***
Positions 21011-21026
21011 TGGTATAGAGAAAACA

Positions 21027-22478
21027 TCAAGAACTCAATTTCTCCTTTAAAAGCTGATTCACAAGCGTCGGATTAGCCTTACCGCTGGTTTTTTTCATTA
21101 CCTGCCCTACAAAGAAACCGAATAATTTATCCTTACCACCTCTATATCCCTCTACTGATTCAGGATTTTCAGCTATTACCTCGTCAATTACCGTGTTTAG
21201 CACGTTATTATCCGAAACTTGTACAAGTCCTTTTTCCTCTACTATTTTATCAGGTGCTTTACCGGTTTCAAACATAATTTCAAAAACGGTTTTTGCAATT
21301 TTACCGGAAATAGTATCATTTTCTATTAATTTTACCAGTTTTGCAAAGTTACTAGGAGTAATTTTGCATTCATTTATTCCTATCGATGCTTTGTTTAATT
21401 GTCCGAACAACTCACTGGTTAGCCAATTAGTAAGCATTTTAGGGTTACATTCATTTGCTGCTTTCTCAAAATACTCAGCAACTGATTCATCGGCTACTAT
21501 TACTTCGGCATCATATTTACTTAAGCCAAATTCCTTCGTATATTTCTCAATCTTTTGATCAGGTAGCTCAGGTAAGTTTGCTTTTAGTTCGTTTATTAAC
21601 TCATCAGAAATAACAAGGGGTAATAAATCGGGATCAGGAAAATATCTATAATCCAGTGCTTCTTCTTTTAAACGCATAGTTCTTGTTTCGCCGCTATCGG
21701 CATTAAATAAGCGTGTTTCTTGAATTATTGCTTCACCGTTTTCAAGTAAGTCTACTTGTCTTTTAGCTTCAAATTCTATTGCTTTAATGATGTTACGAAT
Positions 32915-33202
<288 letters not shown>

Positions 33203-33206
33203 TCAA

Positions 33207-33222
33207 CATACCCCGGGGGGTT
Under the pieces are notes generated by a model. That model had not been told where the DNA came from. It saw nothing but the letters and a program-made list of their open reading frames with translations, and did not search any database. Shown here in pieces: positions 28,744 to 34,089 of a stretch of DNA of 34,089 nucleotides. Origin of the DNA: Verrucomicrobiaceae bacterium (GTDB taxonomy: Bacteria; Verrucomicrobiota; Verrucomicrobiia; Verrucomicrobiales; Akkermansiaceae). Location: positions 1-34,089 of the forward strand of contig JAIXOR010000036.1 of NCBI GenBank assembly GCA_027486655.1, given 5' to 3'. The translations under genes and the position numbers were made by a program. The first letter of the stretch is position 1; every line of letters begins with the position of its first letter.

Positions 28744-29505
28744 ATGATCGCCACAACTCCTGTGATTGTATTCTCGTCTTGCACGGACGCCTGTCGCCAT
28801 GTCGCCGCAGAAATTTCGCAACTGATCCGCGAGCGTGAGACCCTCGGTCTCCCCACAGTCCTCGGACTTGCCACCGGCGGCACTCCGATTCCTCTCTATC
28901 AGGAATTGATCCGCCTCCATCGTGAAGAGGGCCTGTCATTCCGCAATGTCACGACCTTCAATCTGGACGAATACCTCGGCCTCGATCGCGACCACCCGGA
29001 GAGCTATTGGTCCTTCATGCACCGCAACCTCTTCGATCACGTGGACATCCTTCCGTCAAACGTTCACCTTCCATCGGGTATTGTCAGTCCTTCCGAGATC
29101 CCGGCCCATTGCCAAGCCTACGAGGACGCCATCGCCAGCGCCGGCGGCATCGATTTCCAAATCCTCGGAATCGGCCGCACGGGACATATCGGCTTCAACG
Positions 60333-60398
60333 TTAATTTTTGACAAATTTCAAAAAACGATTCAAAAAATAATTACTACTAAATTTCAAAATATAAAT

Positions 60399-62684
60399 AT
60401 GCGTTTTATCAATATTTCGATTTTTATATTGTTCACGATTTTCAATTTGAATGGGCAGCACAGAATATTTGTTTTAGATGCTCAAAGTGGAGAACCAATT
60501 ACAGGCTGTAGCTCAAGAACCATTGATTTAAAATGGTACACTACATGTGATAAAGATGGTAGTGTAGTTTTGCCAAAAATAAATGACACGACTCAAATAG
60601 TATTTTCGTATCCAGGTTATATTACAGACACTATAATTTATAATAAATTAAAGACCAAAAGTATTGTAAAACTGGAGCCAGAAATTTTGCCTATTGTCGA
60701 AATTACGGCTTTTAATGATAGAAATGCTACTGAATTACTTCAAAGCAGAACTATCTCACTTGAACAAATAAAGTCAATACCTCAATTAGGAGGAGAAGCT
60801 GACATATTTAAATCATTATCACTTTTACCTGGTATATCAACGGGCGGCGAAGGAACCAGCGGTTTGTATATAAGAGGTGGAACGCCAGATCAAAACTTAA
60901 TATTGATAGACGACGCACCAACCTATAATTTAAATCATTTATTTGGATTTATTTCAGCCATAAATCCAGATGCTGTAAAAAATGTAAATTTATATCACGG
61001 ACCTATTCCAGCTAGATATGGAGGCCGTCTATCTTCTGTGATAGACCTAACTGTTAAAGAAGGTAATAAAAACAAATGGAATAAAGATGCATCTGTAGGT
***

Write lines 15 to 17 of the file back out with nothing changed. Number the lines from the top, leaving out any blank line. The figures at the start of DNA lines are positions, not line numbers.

33203 TCAA

Positions 33207-33222
33207 CATACCCCGGGGGGTT